Your favorite potato chips contain carbohydrates, protein, and fat—three of the four main types of organic molecules in cells. If you must obtain these molecules from your diet, why are chips considered a junk food?
In general, junk foods like chips and candy are high in fat or sugar (or both) but low in protein and complex carbohydrates.
They also typically have few vitamins and minerals. Junk foods therefore are high in calories but deliver little nutritional value.
Many junk foods also contain chemical additives. One common ingredient in packaged cookies, pies, and other baked goods is partially hydrogenated vegetable oil, a type of chemically processed fat. Partial hydrogenation causes fats to remain solid at room temperature; it also produces trans fats, which have been linked to several diseases.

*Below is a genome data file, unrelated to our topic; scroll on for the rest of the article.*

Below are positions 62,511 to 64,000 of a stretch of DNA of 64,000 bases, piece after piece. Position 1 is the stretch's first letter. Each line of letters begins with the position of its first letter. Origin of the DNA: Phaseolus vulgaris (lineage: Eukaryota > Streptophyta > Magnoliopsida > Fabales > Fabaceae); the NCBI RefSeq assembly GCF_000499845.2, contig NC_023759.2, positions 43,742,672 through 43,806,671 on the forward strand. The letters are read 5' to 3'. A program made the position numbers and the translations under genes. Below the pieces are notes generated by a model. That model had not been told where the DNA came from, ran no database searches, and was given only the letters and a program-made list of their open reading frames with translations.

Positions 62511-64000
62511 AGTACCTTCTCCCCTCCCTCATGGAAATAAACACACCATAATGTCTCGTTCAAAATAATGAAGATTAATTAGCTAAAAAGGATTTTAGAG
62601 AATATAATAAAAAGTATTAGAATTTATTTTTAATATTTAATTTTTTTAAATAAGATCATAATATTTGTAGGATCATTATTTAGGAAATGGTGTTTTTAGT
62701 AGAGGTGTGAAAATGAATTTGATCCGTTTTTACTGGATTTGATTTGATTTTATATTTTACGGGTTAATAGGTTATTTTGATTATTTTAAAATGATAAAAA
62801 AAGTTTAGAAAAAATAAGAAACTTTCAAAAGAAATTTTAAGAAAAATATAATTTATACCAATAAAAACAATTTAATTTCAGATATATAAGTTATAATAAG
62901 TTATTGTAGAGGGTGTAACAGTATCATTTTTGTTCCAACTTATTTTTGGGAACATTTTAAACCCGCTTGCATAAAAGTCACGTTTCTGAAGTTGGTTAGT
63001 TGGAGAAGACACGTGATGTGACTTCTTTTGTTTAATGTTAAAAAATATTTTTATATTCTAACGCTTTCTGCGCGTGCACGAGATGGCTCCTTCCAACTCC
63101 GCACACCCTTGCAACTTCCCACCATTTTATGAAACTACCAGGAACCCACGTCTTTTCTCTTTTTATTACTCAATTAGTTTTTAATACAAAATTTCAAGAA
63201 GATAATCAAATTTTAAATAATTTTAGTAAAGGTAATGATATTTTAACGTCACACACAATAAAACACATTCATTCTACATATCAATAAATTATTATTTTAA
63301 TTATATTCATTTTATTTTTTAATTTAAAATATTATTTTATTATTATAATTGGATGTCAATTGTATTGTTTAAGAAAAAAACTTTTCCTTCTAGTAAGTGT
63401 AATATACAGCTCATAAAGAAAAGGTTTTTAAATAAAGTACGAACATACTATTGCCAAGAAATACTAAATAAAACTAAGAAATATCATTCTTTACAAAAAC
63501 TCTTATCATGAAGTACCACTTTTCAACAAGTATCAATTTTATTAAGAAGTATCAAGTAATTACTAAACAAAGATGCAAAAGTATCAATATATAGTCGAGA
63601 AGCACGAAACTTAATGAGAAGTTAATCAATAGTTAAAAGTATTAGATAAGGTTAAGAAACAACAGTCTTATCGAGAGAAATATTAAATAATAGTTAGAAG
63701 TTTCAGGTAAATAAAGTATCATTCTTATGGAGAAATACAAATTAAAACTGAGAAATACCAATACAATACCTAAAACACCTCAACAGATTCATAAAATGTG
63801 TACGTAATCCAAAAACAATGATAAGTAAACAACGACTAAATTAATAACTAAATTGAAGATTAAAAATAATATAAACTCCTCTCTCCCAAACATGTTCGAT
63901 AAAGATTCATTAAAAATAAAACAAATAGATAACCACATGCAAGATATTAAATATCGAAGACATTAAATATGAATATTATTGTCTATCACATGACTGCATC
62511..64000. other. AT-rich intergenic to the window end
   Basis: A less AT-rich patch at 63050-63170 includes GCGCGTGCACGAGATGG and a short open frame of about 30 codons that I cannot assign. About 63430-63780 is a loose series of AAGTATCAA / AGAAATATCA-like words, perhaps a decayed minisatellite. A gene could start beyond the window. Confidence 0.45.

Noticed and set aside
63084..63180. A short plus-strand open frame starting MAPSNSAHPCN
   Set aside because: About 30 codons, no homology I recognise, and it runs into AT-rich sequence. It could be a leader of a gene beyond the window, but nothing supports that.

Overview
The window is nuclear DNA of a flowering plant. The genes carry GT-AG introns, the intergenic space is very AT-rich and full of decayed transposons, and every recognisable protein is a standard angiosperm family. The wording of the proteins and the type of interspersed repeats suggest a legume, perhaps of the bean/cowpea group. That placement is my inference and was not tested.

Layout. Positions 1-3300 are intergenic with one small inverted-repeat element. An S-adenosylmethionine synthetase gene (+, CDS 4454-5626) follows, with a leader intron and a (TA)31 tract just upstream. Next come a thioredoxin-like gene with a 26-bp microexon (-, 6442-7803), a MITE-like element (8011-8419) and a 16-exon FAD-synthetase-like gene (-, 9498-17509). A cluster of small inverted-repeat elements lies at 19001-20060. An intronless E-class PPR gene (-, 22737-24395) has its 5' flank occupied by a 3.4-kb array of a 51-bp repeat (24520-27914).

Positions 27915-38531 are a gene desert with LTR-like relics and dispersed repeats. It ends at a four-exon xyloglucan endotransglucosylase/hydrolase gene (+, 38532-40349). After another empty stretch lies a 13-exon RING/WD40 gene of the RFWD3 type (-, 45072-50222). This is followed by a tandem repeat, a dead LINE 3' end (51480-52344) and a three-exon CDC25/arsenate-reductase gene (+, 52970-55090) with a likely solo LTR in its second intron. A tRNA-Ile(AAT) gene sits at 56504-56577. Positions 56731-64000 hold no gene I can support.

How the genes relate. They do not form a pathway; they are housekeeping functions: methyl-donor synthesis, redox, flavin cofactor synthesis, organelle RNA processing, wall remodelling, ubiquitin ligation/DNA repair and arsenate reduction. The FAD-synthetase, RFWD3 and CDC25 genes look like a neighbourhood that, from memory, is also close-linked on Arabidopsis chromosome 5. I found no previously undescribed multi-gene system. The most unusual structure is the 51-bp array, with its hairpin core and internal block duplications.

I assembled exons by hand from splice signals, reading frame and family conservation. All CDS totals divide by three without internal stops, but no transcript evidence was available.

Some junk foods also contain artificial colors, flavor enhancers, artificial flavors, and preservatives that make food look or taste more appealing without adding nutritional value. One example is monosodium glutamate (MSG). This chemical consists of an amino acid and a sodium atom connected by an ionic bond. It enhances the flavor of many packaged snacks and fast foods, imparting a savory taste. Moreover, preservatives such as BHA and BHT increase the shelf life of many junk foods. These chemicals prevent oxygen from interacting with fat, so it takes longer for the food to become stale. Potato chips, pizza, fries, candy bars, snack cakes, and other junk foods are hard to resist because they tap into our desire to eat sweet, salty, and fatty foods. These snacks are tasty, appealing, easily available, and often cheap. But for a more nutritious diet, reach for whole grains, fresh fruits, and vegetables instead.